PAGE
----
The Immoralist Essay

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Brent holds a Ph.D. in American Culture from the University of Michigan. She works as a freelance writer and editor. In the following essay, Brent discusses scents, odors, and smells in Gide's novel.

Michel's experience of personal rebirth in The Immoralist is characterized by an increased awareness of his physical being. His sense of touch, taste, and smell become heightened, and each new sensation represents a celebration of life. The more alive he feels, the more he seeks out sensual experiences. As he explains, "The only way I could pay attention to anything was through my five senses." Throughout The Immoralist, Gide uses sensual descriptions, particularly the sense of smell, as an important indication of Michel's growing self-awareness and lust for life.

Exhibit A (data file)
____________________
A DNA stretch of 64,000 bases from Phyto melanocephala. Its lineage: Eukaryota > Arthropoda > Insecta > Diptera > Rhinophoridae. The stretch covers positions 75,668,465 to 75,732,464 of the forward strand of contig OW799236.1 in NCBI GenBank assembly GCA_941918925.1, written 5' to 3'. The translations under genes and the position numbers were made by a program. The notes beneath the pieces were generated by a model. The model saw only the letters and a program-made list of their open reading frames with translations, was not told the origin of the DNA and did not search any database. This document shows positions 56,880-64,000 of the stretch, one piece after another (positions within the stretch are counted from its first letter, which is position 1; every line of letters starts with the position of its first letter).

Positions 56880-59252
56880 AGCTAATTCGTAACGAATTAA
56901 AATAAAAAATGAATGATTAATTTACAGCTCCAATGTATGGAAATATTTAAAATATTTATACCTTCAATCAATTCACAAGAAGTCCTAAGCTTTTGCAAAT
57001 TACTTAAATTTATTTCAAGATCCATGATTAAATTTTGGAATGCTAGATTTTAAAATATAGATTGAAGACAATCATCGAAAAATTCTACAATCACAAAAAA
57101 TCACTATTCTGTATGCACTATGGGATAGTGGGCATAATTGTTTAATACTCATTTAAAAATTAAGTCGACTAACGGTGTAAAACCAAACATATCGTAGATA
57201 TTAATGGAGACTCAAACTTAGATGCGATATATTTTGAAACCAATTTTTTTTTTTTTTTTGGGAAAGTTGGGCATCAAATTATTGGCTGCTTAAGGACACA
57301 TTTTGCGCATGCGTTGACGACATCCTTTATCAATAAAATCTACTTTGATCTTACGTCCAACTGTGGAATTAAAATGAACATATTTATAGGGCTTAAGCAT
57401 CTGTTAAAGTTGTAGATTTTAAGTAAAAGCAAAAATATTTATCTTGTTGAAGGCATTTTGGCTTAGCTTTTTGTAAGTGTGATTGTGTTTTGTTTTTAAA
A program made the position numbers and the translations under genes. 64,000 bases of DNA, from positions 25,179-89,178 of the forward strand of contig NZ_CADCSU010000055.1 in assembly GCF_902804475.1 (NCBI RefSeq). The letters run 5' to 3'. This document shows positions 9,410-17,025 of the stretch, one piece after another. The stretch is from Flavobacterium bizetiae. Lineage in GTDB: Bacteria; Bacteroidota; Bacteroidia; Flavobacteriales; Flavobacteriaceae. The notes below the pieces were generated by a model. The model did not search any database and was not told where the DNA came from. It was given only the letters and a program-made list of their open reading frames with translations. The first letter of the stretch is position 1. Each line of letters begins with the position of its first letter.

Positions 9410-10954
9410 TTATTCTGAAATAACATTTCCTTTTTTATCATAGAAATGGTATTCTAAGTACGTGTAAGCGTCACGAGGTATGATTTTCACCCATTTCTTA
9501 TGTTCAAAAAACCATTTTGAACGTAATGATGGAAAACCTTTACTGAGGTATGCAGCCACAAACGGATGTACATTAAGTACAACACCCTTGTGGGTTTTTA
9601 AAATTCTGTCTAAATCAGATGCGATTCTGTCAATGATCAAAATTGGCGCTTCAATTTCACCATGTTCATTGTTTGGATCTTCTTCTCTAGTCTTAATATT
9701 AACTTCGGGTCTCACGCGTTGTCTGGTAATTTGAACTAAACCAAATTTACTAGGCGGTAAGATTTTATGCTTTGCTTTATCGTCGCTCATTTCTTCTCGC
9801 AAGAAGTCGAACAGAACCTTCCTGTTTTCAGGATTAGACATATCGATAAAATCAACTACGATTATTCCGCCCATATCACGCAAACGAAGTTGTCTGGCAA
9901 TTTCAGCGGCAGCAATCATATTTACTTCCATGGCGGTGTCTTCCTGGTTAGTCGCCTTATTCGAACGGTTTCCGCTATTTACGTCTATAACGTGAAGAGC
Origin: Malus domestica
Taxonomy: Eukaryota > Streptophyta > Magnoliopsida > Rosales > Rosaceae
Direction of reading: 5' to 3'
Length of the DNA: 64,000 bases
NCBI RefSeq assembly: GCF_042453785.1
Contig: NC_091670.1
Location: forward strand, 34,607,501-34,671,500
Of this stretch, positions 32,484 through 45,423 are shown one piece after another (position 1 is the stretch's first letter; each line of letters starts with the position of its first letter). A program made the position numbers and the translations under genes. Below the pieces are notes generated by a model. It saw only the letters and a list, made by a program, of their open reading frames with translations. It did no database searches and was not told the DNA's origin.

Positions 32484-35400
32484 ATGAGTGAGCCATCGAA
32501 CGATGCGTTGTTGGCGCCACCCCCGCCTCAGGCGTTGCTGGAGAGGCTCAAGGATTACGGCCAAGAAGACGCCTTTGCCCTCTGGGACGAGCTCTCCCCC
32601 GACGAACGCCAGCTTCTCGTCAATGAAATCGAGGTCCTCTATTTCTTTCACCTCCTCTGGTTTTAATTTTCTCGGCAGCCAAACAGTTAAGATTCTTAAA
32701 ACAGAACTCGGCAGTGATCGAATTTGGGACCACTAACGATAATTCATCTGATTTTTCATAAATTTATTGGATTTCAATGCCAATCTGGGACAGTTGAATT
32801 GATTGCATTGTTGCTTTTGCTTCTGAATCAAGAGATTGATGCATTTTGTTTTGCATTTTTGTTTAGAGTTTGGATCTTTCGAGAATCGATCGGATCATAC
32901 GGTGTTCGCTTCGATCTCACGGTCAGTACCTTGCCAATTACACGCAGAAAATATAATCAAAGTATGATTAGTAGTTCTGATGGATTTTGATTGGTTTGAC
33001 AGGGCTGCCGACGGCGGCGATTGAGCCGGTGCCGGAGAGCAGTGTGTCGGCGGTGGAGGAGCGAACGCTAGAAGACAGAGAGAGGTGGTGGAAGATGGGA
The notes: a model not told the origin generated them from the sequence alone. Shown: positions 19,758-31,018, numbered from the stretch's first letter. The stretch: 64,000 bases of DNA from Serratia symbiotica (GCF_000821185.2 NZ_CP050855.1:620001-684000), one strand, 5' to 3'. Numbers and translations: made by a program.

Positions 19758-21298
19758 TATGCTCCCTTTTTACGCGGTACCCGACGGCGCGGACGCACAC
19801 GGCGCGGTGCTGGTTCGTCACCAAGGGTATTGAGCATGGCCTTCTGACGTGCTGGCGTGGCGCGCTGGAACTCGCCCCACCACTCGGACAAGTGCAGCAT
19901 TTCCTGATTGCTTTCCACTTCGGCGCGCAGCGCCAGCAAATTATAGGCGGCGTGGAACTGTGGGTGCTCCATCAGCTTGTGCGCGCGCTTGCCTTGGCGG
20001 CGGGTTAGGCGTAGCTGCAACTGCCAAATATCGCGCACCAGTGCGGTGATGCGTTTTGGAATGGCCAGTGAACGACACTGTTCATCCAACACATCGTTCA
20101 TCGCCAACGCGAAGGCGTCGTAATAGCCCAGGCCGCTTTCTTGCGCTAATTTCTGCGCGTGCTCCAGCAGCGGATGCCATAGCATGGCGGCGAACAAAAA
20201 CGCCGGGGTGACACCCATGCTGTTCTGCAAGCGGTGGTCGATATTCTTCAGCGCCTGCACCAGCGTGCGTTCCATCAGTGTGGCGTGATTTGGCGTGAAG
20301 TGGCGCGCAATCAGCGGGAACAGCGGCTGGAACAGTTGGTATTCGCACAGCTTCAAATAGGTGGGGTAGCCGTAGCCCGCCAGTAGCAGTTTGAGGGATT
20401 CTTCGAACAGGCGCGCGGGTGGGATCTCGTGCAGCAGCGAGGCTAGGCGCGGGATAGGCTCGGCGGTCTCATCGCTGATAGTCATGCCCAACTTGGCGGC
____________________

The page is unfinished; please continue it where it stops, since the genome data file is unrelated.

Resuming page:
Michel first experiences his sense of smell as a celebration of life while traveling in North Africa and Italy on his honeymoon. The first instance...

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This section contains 1,306 words
(approx. 4 pages at 400 words per page)
Buy The Immoralist Study Guide
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The Immoralist from Novels for Students. ©2005-2006 Thomson Gale, a part of the Thomson Corporation. All rights reserved.
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